From the icy glaciers of Antarctica to the searing deserts of Africa, from Alaska’s Kodiak Island to the tropical Caribbean, Tsawwassen-based Ursula Easterbrook documents nature in all its glory. The extent of her photographic travels is astonishing: Japan, China, India, Nepal, Russia, Germany, Switzerland, Scotland, Orkney Islands, Ireland and North America. It has meant getting up-close and personal with bears, penguins, owls, zebras, elephants and a multitude of birds, plants and outdoor scenes. And these photos are not ordinary travel snapshots; they are spectacular, unique images that have won awards, graced wildlife calendars, featured in gallery exhibitions, and appeared in magazines.
Reminiscing about a recent 25-day photographic expedition to the Antarctic, Ursula shared photos and experiences with an enraptured audience.
“In the Antarctic, we photographed until we dropped. And yes, it’s cold, colder than expected,” says Ursula. “It’s far away and you know you are going to have to cross some of the most turbulent ocean in the world - with huge waves. There were some days when we weren’t able to go outside because it was too dangerous.”
Seasickness became a regular part of the voyage. Ursula also strained her back on the expedition’s ship from climbing up and down her second-storey bunk bed, but that did not stop her quest to photograph and enjoy this rare adventure. The boat held 77 passengers, a crew, photo instructors, a biologist and passengers from countries including Germany, Australia, South Africa and the U.S.
“Typically, we’d have to get up at 5 a.m., have our breakfast and leave at 7:30 a.m. in a zodiac, which would take us back and forth from the main ship,” explains Ursula. “It was hard work getting on and off the ship and in and out of the zodiac, climbing and photographing birds and more birds. Each time, we also had to have all of our bags vacuumed so we wouldn’t take anything that could negatively affect the natural life there. We also washed off our shoes, so we did not track anything on or off the islands.”
But for all the challenges, it's clear her trip was worthwhile. Decked out at times in huge hip waders to capture the perfect shot, Ursula came back to her Tsawwassen home with hundreds of stunning images that she describes as “fantastic icebergs in an icy desert of a wilderness of snow inhabited with many penguins, sea lions, seals, albatross and other marine creatures. Some of the icebergs were 500-feet (152-metre) high, breaking off the shelf.”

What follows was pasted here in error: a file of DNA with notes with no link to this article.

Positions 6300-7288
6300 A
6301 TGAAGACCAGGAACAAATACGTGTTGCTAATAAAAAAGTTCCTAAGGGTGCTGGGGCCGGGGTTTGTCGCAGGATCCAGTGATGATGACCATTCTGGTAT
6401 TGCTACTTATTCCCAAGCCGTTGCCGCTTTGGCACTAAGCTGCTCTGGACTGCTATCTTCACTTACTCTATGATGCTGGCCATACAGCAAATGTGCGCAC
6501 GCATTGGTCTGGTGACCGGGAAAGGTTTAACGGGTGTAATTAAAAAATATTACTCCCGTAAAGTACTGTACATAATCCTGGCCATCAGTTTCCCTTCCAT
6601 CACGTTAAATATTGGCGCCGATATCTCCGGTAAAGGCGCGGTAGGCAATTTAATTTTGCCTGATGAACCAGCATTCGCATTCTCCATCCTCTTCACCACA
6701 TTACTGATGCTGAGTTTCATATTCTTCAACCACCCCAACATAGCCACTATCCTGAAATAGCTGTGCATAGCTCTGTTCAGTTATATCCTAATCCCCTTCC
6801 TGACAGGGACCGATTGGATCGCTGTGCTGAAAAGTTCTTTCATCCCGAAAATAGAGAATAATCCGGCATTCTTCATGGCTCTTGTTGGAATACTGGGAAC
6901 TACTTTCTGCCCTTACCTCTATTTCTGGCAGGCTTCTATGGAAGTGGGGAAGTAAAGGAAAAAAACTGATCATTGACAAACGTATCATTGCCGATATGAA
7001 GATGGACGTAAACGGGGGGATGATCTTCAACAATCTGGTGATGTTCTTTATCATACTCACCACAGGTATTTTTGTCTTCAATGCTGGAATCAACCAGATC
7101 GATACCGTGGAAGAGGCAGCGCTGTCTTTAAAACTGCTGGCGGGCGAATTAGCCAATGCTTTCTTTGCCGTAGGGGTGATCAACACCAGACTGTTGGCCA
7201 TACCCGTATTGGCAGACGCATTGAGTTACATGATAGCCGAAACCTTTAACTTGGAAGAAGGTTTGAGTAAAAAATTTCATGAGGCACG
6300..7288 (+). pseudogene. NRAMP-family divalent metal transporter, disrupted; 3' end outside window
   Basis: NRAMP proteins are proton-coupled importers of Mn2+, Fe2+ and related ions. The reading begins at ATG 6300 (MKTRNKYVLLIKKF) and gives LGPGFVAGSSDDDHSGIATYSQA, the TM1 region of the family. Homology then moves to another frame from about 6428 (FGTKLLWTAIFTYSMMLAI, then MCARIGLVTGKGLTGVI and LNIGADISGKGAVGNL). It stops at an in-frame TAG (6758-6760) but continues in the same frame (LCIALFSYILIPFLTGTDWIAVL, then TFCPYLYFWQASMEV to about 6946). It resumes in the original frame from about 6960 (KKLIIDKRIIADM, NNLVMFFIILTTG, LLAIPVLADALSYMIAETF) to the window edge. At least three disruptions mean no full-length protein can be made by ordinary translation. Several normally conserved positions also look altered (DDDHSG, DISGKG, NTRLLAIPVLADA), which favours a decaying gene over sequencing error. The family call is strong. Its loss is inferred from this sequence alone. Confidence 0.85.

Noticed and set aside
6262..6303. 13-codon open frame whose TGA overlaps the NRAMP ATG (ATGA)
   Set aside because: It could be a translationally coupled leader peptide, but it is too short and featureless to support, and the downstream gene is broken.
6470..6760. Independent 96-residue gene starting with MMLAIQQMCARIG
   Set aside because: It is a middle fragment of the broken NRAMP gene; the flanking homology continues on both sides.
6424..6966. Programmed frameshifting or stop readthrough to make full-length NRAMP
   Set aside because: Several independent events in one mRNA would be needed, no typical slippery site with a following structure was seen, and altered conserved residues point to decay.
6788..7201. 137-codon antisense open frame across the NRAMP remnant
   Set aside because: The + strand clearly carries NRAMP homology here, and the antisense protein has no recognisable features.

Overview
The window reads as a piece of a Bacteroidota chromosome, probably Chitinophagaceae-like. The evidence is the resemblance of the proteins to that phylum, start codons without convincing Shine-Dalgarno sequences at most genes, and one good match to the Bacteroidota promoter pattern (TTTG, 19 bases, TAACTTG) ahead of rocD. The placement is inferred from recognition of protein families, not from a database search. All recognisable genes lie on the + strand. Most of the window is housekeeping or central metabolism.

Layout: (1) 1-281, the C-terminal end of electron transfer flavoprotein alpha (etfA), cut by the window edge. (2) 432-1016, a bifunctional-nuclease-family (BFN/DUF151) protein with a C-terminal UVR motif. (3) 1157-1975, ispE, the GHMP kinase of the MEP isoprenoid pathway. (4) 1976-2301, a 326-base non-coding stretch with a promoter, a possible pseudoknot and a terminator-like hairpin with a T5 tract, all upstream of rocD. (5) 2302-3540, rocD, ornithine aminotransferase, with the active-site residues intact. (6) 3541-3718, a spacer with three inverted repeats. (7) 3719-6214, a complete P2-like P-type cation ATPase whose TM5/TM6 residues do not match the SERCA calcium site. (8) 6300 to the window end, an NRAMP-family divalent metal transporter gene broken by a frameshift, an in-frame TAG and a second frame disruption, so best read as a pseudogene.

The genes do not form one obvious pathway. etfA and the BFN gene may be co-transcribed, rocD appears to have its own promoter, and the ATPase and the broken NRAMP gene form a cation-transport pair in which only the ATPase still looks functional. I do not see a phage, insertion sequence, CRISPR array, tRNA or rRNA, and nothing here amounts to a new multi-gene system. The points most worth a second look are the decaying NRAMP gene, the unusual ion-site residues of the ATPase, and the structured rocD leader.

At the same time, Ursula returned with questions about the ethics of going to remote locations such as the Antarctic. How much are humans changing the environment by visiting beautiful but rare natural places? At times on this voyage, she even expressed displeasure with photographers who got far too close to the wildlife - an action that could possibly affect their natural wildlife habitat and daily life. This comment got her the label of “troublemaker” - a description some say is a “badge of honour” - recognition of the importance of treading lightly when walking into the wilderness.
As a result of her Antarctic trip, Ursula expresses comfort in knowing that the seals and penguins appear to have recovered in this part of the world. Her own philosophy is: “try to be a naturalist first and a photographer second.” She says, “I also aim to make people aware of our fragile world and the beauty of it, hoping that they will then appreciate it more and protect it.”
Ursula's involvement with photography started at an early age.
“I started taking pictures with my mother’s camera when I was quite small in postwar Germany - black and white only,” she says. “Once in Canada, I got a Brownie camera and eventually started taking colour when it became available to the public, and then colour slides. I took photography in high school and even became the president of the camera club, but my main love was painting. I continued to photograph, but not very seriously.”
Ursula studied Medical Laboratory Technology in Toronto and once she started to work, she began to travel. “This increased my picture taking,” she says. “By this time, I had switched from prints to slides and shortly after that from painting to photography as my main hobby.
Then digital came along - now my love of nature makes it possible to pursue birds and animals, to capture their lives by taking the many photos required to get a good one.”
Ursula’s real passion for photography started after taking a six-day photo workshop in the Rockies in 1986. Today, she continues to share her photographic knowledge with others through teaching, mentoring, exhibitions, competitions, photo clubs and the editing of a B.C. photographic newsletter.
“Photography is now my hobby, my passion and my way of managing stress,” says Ursula. “Photography gets me into nature, into the company of like-minded individuals and to other parts of the world. To put it another way: photography is my addiction.”
JANUARY 2011 SENIOR LIVING MAGAZINE VANCOUVER & LOWER MAINLAND